The biggest and most exciting annual conference for translators, ATA’s 52nd Annual Conference in Boston, is just around the corner! This will be my third time attending and my excitement just gets bigger every year, along with the conference. Remember an episode in Friends when Phoebe and Rachel talk about Monika getting married and they say they’re 80% happy and 20% jealous? Well, my excited-scared ratio for attending translation conferences and meeting translators from around the world has changed dramatically over the years.
First conference experience: 50% excited – 50% scared
Being in the middle of Times Square, in an impressive hotel with 2300+ attendees: too much to take in as a newbie in conferences. It was more like a recon mission: see what’s going on, get the hang of it and prepare for next year’s conference.
Even the very few people I talked to must have been stunned by my hit-and-run approach. Ted Wozniak was the first: ‘Hi, nice to meet you, thank you for Payment Practices, I’ve been a member since its Yahoo days, here’s my card, bye bye’. The second was Jill Sommer, who encouraged me through her blog to go and say hi. Which I did in pretty much the same way.
More mistakes from my first ATA conference
- The resumes I brought were 6 pages-long each! Of course I updated it the moment I returned home, but why couldn’t I have done that before the conference?
- When I got back I had planned to email the people who had given me their business cards during the speed networking session (at least I hadn’t been too scared to participate in that). Things got busy, a few months went by and I didn’t. It’s like I never met them, how dumb was that?
You get the picture. I hope you also see how I did horribly wrong and avoid doing the same or similar mistakes.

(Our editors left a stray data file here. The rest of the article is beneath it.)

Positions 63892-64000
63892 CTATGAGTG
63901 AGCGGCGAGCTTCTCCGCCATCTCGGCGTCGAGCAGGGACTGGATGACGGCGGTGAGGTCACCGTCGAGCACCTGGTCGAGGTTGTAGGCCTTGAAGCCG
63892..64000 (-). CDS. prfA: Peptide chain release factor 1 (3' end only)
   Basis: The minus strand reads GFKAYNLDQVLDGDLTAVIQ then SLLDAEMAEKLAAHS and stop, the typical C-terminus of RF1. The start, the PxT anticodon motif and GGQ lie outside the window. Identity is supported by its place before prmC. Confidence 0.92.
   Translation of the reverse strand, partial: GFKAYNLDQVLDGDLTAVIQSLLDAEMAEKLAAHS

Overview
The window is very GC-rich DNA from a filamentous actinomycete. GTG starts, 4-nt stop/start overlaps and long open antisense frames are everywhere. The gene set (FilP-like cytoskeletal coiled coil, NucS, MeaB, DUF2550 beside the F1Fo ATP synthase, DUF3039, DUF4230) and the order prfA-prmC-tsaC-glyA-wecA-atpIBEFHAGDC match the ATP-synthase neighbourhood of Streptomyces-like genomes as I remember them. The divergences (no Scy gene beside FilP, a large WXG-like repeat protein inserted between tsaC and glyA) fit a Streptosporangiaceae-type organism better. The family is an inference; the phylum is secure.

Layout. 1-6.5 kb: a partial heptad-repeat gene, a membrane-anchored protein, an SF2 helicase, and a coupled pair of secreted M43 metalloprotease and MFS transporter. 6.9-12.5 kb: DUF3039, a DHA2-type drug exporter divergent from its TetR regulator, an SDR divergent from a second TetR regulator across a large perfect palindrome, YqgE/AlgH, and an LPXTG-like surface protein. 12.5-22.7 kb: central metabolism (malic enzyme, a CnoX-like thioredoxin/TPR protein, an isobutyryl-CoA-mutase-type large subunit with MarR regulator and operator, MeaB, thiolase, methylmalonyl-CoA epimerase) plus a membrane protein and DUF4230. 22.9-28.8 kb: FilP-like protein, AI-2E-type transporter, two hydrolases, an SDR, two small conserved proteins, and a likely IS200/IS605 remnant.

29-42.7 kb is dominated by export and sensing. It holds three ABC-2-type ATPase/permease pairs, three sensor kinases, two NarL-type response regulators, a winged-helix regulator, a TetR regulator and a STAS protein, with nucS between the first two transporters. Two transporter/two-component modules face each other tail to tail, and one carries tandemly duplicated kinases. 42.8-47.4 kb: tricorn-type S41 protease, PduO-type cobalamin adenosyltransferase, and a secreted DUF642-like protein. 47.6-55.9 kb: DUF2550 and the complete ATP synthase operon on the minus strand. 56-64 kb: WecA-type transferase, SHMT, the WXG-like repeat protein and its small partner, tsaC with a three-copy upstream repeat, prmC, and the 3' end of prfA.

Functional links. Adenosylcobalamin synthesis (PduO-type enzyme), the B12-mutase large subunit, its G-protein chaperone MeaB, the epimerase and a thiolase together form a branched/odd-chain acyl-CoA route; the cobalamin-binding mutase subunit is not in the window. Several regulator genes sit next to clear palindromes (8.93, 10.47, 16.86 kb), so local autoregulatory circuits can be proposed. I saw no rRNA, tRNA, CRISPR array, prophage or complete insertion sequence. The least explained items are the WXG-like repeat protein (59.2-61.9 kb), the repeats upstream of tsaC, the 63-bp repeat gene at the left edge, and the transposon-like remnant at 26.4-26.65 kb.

The next year: 80% excited-20% scared
My second ATA conference experience was in Denver. I was still scared and not really sure how to go about introducing myself and starting or participating in a conversation, but I was determined to give it a try. What I did differently:
- My resume was 2 pages this time, printed on 1 page, quite a progress, right?
- Not many Greeks attend the conference, so there’s no corner or banner in the Job Marketplace for Greek resumes. I bought a nice stand and printed an A4 with the word Greek on it in big bold letters and placed it behind my resumes.
- There were people I really wanted to introduce myself properly or talk to. Jill was one of them again. After half an hour of staring at her (sorry Jill!) across the room at a German Division gathering, I mustered the strength to go and talk to her again. I also attended a bloggers’ lunch she organized a few days later, although I wasn’t a blogger at the time. I met more amazing people there, including Eve Bodeux, Abigail Dahlberg, Tom Ellett & his wife Alison and many more.
- I took extensive notes during the conference and organized them in categories and to-do lists, so I knew exactly what I had to do as soon as I got back home.
- I introduced myself and congratulated some of the presenters whom I had found especially inspiring or helpful.